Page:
Today the House Financial Services Committee will hear testimony from the SEC inspector general on the Madoff scandal. It promises to be the beginning of what Rep. Paul Kanjorski (chairman of the House Subcommittee on Capital Markets, Insurance and Government-Sponsored Enterprises) is calling “the most substantial rewrite of laws governing U.S. financial markets since the Great Depression.” Wall Street could not have escaped congressional scrutiny after the year that we’ve had even if Madoff had never happened, but the failure of regulators to protect the public from his massive fraud has drawn fresh attention to the shortcomings of existing
If you are going through a divorce you will experience many different emotions; fear, anger, resentment and distrust are just a few. All of these emotions can wreck havoc on your finances. You will be making major financial decisions while your emotions are influencing your choices. The decisions you make during a divorce will impact you for decades, so here are five common mistakes to watch out for during a divorce.
1. Choose your attorney with caution
If you can end the relationship without a legal fight, you will begin your new life with far more money. Legal battles are …Read More
The IRS has announced the cost of living adjustments applicable to dollar limitations for 401(k), profit sharing, IRAs, and other retirement plans in 2009. The new limits are as follows:
- 401(k) limit will increase from $15,500 to $16,500.
- 401(k) “catch-up” limit for individuals age 50 and over will increase from $5,000 to $5,500.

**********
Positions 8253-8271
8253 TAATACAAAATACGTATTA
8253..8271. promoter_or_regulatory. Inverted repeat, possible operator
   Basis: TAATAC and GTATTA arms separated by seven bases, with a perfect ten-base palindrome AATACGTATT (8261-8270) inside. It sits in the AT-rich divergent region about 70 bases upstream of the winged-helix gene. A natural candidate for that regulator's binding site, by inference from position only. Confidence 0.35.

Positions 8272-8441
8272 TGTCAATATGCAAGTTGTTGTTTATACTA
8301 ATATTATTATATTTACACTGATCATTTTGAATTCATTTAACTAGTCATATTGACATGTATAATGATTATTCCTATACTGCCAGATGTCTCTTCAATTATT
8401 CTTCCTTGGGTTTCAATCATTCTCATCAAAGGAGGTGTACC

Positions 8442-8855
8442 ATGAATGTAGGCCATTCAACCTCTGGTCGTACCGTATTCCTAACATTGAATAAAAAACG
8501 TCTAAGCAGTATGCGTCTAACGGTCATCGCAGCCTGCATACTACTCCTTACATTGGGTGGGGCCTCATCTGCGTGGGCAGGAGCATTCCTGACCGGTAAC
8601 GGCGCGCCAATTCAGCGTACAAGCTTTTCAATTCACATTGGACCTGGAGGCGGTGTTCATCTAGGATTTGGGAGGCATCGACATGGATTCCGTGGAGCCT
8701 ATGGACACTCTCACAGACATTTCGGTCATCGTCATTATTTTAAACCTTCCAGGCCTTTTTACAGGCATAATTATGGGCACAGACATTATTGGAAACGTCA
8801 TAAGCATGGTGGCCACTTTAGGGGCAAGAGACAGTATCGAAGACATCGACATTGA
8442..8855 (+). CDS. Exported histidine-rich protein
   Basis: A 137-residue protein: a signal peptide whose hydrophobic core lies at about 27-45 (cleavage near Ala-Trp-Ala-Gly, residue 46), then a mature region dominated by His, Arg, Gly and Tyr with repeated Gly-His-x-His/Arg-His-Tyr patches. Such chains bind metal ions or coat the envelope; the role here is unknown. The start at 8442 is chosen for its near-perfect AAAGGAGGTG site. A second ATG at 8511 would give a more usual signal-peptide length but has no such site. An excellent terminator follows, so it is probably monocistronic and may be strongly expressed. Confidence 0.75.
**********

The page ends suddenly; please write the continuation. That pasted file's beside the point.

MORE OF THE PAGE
- Defined contribution plan limit will increase from $46,000 to $49,000.
- Defined benefit and cash balance plan annual benefit limit will increase from $185,000 to $195,000.
- Contribution limit for benefit and contribution calculation will increase from $230,000 to $245,000.
- Highly compensated employee definition will increase from $150,000 to
How much will you get back from the IRS this year? If you don’t know, than it’s a good time to begin your tax planning. Most people don’t plan their taxes and then hope for the best. If you get a larger refund than expected, you’re happy, but if you’re forced to pay taxes, you’ll be disappointed. Tax planning gets rid of these surprises.
The truth is, when your taxes are prepared, you are merely documenting the past. There is not much that can be done to save money, when compared to early tax planning. With tax planning there is …Read More
Both the U.S. House of Representatives and the U.S. Senate passed a bill that would waive required minimum distributions (RMD) in 2009. Normally, individuals over the age of 70.5 are required to withdraw an amount calculated by dividing the prior December 31st balance of the retirement account by the individual’s life expectancy as determined by the Internal Revenue Service. The government requires these distributions to ensure that money in retirement accounts is ultimately taxed. Failure to withdraw the required amount subjects the individual to a 50% penalty on the amount that should have been withdrawn in addition to income taxes …Read More